CHRIS ROBERTS: Three years ago, the Minnesota Family Council led the fight against including sexual orientation in the state human rights law. Executive Director Tom Pritchard says the council argued that adding a lifestyle category to the law would undermine the credibility of the state's civil rights statutes. Pritchard adds the council also contended the law would be used to launch a gay rights agenda. And he believes that prediction has come true.

TOM PRITCHARD: I think we're seeing the consequences of it, in terms of the legislation has been used as a vehicle for promoting homosexuality in other areas, businesses, through pushing for domestic partner programs. We see it in the schools, with the promotion of gay advocacy groups.

CHRIS ROBERTS: Pritchard says ultimately, the council wants the law repealed or at least curtailed so that schools are exempted from being pressured to create support groups for gay students. Minneapolis DFL Representative Karen Clark, who sponsored the original legislation, says all the Family Council wants to do is send gays and lesbians running back into the closet. Clark says the Family Council's attacks are part of a national agenda that makes money for fundamentalist groups across the country.

KAREN CLARK: If you ever get an appeal in the mail from a right wing organization, they have two issues, abortion and homosexuals. And they make a lot of money off of us. So they're not about to give that up. And yes, every single year, there's been an effort here. You see the referendums in the other states where they have initiative and referendum. They haven't quite given up attacking these basic rights. And I think they'll do it as long as it makes them money and allows them to proceed with their agenda. And it's sad.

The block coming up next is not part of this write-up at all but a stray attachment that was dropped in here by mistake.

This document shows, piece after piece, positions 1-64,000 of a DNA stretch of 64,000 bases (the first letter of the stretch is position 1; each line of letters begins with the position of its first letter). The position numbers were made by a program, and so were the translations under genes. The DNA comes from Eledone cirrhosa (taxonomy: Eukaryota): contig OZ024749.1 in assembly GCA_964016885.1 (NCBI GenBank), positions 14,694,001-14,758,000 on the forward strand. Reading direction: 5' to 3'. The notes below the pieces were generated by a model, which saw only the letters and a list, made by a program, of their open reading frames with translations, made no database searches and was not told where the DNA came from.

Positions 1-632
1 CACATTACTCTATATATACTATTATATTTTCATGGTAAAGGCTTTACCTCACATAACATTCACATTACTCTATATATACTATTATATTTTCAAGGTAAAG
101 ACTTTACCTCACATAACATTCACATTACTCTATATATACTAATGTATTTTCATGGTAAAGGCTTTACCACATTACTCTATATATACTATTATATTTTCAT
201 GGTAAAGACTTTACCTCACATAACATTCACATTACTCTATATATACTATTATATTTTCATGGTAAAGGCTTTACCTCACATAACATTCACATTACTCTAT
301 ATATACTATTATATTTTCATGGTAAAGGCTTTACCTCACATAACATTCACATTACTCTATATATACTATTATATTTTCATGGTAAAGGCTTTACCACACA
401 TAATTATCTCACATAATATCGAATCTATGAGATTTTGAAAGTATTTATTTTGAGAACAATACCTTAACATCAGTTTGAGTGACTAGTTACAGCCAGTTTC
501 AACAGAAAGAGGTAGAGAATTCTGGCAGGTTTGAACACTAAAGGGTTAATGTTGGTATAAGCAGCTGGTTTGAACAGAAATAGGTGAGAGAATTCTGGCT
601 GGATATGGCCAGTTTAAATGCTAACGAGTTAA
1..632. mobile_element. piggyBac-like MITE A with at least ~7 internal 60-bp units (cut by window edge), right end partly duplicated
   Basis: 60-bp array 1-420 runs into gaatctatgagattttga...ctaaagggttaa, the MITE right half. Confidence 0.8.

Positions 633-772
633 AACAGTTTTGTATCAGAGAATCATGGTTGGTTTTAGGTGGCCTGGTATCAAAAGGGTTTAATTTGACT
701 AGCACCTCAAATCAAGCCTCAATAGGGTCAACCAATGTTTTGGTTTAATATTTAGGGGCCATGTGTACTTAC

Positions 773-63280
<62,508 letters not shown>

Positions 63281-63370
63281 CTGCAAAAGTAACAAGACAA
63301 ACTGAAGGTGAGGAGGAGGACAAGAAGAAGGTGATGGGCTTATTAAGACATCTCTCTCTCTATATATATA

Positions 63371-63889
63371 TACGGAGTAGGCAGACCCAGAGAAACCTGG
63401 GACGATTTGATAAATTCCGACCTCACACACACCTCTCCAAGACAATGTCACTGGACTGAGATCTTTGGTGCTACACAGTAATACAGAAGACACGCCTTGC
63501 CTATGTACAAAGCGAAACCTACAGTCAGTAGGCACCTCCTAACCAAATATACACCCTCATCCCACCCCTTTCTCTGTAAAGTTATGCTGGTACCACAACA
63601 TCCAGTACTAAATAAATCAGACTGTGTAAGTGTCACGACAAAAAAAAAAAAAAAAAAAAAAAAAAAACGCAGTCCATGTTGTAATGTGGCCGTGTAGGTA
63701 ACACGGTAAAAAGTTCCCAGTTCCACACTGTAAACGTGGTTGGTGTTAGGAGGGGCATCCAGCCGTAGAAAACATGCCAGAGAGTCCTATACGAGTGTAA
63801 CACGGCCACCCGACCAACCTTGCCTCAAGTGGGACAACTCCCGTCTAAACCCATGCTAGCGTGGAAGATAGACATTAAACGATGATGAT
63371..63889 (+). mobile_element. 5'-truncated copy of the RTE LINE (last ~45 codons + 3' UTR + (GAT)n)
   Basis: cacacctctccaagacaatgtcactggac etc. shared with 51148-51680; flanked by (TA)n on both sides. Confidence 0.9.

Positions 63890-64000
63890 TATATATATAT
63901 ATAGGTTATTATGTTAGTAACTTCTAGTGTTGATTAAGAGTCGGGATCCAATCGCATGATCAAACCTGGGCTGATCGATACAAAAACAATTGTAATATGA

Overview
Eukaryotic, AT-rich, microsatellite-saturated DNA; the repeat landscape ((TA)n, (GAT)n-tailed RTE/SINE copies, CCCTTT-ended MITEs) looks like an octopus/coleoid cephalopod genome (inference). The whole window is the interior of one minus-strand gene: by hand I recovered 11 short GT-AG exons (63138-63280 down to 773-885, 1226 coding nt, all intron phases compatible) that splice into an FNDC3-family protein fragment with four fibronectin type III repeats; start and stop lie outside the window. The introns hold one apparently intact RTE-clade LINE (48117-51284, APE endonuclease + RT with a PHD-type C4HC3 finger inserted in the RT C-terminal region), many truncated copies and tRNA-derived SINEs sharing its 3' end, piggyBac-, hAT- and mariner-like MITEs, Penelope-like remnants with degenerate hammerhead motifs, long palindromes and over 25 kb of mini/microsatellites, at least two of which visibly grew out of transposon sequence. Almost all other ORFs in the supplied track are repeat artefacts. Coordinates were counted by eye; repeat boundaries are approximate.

CHRIS ROBERTS: The Family Council's Tom Pritchard admits there aren't enough votes to repeal the human rights amendment in the legislature. But he vows to weaken the law if anyone tampers with the Defense of Marriage bill, introduced this session. The politics of the law probably go over the head of Bill Bobick, the man who was fired for being perceived as gay. Bobick says he found out through experience, the law is a necessary protection, given the world we live in.

BILL BOBICK: I know what it feels like. I went through it all in high school. I went through the whole thing, the whole crowd thing, where everybody chooses their own crowd and makes fun of the other crowds. And it's just like that in the real world. It's exactly like that. Nobody knows how to grow up anymore. Nobody knows how to understand each other. And this law might slap a couple of people in the face and make them realize that. Because you can't treat another human being like that, no matter what.

CHRIS ROBERTS: For Minnesota Public radio, this is Chris Roberts.


Digitization made possible by the State of Minnesota Legacy Amendment’s Arts and Cultural Heritage Fund, approved by voters in 2008.